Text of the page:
Send in the clowns
by Bronwyn Wilson
Senior Staff Reporter
As a child, did you ever fantasize about riding an elephant bareback under the Big Top? Did you want to perform in a glittering outfit under bright lights as wild tigers obeyed your command to leap through fiery hoops? Did you give serious thought to running away and joining the circus on the days your mother told you to clean your room and do your homework? Maybe.
But you didn't run away. You made your bed, hung your clothes and some of you even did your homework. Your fantasy of an exciting life in the circus remained with your dreams. But for Traci Livingston, who will be teaching a class on clowning at Lockwood Elementary beginning Feb. 1, it's a whole different story.
Her professional career in the circus began as a whim. Livingston was a drama student at the University of Washington and while reading the school's bulletin board one day, she spotted a notice advertising an audition for Ringling Bros. and Barnum and Bailey's Clown College. Livingston thought it would be fun to try out.
"My parents said, 'Don't audition for that, Traci,'" Livingston recalled.
Her parents were concerned that she wouldn't finish her studies at the university if she were accepted to clown college. During the audition, she was asked to perform improvisations, such as showing the various facial expressions she'd use while watching a movie in a theater.
For Livingston who is naturally expressive and animated, the audition was a piece of cake. Not only was she chosen to attend Clown College, but she was the only person chosen from Seattle. In all, only 18 to 20 applicants were chosen from all the auditions held in the United States that year.
Clown College lasted for eight weeks. Livingston studied juggling, gag development, makeup, acrobatics and more. At the end, she was offered a contract to join the circus. Though many clowns live in a circus train with cramped quarters, Livingston was part of a pilot project that allowed clowns to live in hotel rooms and travel from circus to circus in a van.
She stayed with the circus for a year, then returned to the U of W and received her BA in interdisciplinary visual art. Today, Livingston works for Clowns Unlimited and performs as Yoo Hoo the Clown at corporate events and birthday parties. She has also performed for King County Parks and Recreation and has worked with television celebrity, Bill Nye (The Science Guy). As for Clown College, it has since closed for financial reasons.
The word clown is derived from the word "cloine" or "cloyne" which meant clumsy fellow or fool in the late 1500s.
But Traci Livingston doesn't even come close to this description. She can sling colored hoops in the air and juggle them with perfect coordination, timing and rhythm.
She is a whiteface clown, which is one of three categories of circus clowns ‹ the other two are auguste and character. Each has a specific makeup style, costume and act. The whiteface clown has neatly detailed facial features in red and black with a loose fitting outfit and ruffles around the neck.
The auguste clown wears light-colored makeup and performs a great deal of slapstick humor. The character clown performs different personalities. For example, the most famous is the tramp.
Livingston's job in the circus was to meet with the audience before and after the show, and at intermission.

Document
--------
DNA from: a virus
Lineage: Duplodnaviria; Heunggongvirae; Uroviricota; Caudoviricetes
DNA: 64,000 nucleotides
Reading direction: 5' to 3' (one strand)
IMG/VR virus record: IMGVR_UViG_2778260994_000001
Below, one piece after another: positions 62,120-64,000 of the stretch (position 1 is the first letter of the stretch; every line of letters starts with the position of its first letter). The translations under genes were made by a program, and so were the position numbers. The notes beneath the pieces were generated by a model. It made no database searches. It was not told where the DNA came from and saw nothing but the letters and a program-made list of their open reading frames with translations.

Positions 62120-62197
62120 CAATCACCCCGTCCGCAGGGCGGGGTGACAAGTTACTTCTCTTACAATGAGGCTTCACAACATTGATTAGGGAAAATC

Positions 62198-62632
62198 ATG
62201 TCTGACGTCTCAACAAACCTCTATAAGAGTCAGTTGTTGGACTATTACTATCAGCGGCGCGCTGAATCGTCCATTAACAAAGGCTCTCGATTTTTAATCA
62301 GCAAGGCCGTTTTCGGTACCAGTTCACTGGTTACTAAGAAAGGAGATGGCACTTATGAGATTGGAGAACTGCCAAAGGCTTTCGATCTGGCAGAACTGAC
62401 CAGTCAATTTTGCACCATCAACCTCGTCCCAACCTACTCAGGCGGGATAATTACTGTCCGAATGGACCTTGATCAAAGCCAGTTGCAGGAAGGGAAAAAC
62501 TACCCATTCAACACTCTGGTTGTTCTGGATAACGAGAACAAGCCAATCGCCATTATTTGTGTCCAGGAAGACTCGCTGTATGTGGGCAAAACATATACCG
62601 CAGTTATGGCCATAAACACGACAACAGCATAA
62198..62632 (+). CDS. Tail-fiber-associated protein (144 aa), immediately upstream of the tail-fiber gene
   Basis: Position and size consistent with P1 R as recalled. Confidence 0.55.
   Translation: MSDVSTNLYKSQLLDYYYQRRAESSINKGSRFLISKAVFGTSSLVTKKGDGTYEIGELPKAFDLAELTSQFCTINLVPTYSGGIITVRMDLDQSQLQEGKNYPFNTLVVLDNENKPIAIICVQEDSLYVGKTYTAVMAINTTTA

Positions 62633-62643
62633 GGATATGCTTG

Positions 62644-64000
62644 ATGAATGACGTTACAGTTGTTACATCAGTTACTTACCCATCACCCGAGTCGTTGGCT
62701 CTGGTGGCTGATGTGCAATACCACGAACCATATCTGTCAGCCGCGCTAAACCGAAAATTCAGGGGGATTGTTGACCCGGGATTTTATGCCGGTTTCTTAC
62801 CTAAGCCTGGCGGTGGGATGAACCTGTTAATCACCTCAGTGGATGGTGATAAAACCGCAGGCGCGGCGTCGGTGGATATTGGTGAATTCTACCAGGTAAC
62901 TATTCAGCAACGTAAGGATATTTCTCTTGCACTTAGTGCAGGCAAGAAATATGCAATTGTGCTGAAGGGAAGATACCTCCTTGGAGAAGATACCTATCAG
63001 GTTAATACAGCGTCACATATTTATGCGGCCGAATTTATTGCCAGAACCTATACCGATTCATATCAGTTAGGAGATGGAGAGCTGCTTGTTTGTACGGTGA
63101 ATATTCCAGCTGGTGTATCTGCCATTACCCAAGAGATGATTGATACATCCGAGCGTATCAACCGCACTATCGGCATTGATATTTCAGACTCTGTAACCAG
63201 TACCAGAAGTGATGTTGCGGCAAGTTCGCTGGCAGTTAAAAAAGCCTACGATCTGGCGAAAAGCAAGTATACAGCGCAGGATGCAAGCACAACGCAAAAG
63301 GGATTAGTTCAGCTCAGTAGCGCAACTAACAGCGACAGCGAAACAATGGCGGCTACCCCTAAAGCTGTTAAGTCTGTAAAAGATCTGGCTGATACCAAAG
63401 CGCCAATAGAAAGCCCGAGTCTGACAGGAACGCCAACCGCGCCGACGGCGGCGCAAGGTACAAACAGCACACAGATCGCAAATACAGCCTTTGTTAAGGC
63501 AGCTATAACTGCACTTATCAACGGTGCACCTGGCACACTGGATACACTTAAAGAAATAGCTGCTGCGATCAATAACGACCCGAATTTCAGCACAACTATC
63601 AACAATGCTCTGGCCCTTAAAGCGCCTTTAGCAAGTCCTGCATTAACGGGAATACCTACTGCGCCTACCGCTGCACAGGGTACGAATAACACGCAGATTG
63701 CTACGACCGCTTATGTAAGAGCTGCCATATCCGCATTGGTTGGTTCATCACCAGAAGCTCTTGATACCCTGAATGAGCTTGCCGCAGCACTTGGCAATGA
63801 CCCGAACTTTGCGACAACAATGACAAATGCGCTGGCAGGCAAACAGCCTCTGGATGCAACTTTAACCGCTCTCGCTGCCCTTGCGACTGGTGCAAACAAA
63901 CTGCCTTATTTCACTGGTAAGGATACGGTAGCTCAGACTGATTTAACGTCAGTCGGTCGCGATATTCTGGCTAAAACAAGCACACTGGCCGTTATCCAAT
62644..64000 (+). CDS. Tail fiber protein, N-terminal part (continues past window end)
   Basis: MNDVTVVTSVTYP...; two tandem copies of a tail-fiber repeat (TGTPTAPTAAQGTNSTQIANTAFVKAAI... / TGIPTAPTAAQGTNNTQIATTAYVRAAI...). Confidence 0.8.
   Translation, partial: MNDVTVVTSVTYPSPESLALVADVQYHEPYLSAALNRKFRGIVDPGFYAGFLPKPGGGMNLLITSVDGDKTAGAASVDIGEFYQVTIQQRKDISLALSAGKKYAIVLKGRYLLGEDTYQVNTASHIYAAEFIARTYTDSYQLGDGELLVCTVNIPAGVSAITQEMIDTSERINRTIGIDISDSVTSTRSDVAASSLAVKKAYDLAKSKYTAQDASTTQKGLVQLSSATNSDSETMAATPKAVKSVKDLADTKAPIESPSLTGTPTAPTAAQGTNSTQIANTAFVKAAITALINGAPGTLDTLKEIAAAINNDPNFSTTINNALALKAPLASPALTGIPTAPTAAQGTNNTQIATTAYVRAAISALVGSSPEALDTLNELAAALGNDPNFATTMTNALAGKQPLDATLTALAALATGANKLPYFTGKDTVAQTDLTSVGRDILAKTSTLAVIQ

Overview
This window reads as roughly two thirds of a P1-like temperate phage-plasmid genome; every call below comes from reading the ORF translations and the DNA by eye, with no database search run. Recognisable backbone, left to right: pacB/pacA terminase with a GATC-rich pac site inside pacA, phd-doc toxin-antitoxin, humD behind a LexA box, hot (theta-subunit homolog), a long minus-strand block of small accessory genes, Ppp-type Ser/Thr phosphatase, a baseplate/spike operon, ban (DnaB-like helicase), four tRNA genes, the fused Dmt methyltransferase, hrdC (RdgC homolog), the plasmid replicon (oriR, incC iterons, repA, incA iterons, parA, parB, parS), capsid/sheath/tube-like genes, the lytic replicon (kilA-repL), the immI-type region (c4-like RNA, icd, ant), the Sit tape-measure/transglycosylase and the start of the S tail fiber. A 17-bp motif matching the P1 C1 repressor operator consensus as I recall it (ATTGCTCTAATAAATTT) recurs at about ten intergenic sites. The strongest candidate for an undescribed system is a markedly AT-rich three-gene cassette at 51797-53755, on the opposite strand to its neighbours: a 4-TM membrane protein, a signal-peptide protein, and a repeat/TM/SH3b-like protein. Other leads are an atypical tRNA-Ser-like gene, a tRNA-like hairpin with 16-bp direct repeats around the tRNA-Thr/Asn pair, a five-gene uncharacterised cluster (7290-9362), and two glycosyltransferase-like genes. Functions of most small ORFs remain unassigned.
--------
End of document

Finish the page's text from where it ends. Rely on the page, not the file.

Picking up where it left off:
"I chased people around, danced and threw popcorn," she said of her act.
Dancing and running may not seem like a big deal. But if you're wearing shoes the size of snowboards, then every move could pose a hazard. Livingston's size 18 clown shoes are pink leather Mary Janes with orange bows.
"They're very comfortable. In them, I could run very fast up the stairs in the arena," she said of her gigantic shoes.
But there was much more to her "clown look." Clad in striped tights, her outfit poufed around the hips. Her white hair wig stuck up and out like an explosion held together with hair clips. And, of course, she had a big red nose.
"I had trouble keeping mine on," she said. Wearing clown makeup all day was one of the few things about clowning that Livingston found uncomfortable. "On Saturdays there were three shows and you were in your clown makeup all day," said Livingston.
On the other hand, there is much about clowning that she loves.
"I can be as wild as I want to be. It's socially acceptable to be crazy as a clown.î Her favorite part of being in the circus was, ìthe constant excitement.î She enjoyed watching, along with the audience, the trapeze artists catapulting through the air with incredible speed.
ìThe lights (shining on circus acts) are just gorgeous,î said Livingston. ìItís really a cool thing to be in it.î One thing that she misses now that sheís no longer a part of the circus is the heavenly aroma of cotton candy. However, once she was back in Seattle, she bought some cotton candy scented perfume so she could have a reminder of her circus life.
ìPeople like to be amazed,î she said recalling the premise for P.T. Barnumís career as a circus owner. ìHe would say, ësuch-and-such exhibit is a total fakeí and then people would want to see it more. It was brilliant.î
Her ìClowning Aroundî class at Lockwood promises some amazement of its own. She will combine traditional elements of circus clowning with the fun skills of juggling, slight-of-hand magic, and balloon sculpture. ìThere will be lots of improv games,î she adds.
Livingston summed up the goal of her class, ìThe thing I really want people to learn is that their clown character is actually them on a more exaggerated level.î
To enroll in ìClowning Around,î call Bothell Parks and Recreation at 425.486.7430. Classes will be held once a week through April 5th from 6 to 7 p.m. for ages 10 to adult. There will be no class on February 22nd. The cost is $50 per person.
Traci Livingston can be reached through an e-mail link on her website: www.totallytraci.com